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The Adult Learner

Work experience is education. Adults , who have entered the work force  years ago , are realizing the limitations of their career. They are re-defining what it means to go back to school. We see adults pursuing a particular skill set online or in the classroom. People are creating opportunities to really tap into  their true life path. What are you really meant to do? What career is more suitable for you? The answer maybe found in your required algebra course. Or maybe you should focus on taking as many math courses as possible? A co-worker at your job suggested it and the homework is pretty interesting to you. Or maybe you stumble upon your affinity for statistical modeling over one of your late night study sessions. The point is you are an adult. Self identity is no longer a mystery in adulthood. You know what you don’t want out of life. Knowing what you don’t want may translate to a few  years in a particular career. Or maybe you are still trying to find yourself. But what makes an adult learner unique is his or her ability to recognize change is needed and act on it with focused precision. An adult learner completes their homework assignments on-time in order to master a new skill. The adult student speaks up in class and elevates the online discourse or classroom discussion to better understand a topic. Adult apprentices know the worth of a good education, understand how credentials translate in the workplace, and strive to better themselves. They get it.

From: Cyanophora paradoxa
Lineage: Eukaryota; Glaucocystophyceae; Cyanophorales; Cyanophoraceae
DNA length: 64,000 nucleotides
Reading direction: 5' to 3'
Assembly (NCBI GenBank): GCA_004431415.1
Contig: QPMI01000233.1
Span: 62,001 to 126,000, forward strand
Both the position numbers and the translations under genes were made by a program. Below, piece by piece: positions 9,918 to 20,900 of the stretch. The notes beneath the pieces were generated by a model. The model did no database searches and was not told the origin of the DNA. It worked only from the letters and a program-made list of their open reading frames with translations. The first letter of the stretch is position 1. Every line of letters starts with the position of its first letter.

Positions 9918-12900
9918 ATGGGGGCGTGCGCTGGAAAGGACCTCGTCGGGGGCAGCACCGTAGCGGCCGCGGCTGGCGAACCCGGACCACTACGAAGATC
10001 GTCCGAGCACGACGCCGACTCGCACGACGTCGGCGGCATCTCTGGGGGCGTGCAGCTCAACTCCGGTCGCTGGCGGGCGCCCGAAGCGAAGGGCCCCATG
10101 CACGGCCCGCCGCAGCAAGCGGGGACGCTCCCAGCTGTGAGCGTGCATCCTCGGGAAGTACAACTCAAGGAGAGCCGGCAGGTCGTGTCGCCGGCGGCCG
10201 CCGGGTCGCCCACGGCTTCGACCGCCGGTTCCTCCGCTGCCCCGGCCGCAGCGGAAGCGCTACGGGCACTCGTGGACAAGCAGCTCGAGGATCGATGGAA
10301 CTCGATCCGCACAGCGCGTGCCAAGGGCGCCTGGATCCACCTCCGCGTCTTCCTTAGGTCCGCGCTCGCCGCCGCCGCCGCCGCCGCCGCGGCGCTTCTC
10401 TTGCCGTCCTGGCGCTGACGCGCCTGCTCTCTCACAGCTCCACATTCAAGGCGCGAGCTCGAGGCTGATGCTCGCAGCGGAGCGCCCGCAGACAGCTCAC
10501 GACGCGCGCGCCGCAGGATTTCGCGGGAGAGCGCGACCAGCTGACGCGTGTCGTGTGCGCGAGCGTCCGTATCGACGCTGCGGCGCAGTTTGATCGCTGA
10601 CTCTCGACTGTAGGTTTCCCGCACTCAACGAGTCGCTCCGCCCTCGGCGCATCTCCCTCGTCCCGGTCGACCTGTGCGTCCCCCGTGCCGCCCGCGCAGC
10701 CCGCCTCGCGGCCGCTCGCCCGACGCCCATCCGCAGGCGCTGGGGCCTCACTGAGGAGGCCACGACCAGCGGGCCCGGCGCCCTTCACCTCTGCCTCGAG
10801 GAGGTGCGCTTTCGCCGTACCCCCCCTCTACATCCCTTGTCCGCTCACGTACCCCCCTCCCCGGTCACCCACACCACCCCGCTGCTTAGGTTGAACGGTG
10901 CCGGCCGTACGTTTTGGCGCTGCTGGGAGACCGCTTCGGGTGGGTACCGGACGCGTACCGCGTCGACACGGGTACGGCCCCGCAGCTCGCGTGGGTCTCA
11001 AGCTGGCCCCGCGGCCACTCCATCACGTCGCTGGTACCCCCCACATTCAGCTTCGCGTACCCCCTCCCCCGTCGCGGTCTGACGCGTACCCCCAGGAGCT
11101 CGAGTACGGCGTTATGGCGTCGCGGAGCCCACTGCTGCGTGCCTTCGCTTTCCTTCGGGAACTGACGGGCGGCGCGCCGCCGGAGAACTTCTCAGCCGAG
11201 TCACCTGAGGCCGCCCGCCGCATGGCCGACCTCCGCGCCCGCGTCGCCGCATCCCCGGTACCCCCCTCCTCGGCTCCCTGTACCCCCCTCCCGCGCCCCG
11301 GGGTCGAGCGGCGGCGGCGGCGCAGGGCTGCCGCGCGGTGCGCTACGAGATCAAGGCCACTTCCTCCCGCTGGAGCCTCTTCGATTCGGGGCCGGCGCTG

If you liked this short blog, there are more to follow. -Amy

Education and the Will to Succeed

This past weekend, I was speaking with a student  about her statistics course. For the purposes of this story, her name was Janet. As always, we covered the basics. We  discussed specific concepts. Janet had no problem understanding the material. The material was not the issue. The complexity of the equations did not phase her , yet we both stared blankly at her test grade with disbelief- it was an F. So I asked a few questions to figure out the problem. She attended every class. She handed in every assignment. She met with the teacher…the teacher! She shared with me an overall disdain for her instructor, Mr. Jerkins. Now her professor , Mr. Jerkins, was very knowledgeable about the subject but he did not believe in helping his students. His philosophy was the student must struggle, a belief shared by many educators before him.

Some teachers believe it is a right of passage  to spend many hours and sleepless nights buried in books, power point slides, and supplementary materials. Teacher who believe you should struggle tend to put less emphasis on making sure you understand the material. The lack of detail in class puts pressure on the student to fill the “gaps” of information.  You must teach yourself. Be your own TA or teacher’s assistant. Hit the library or internet and figure out what the teacher wants you to master. The answer should hit you at 3 am between your third cup of Starbucks coffee and your fourth snack from the local vending machine. Suffering is learning right? Right??! …Not exactly.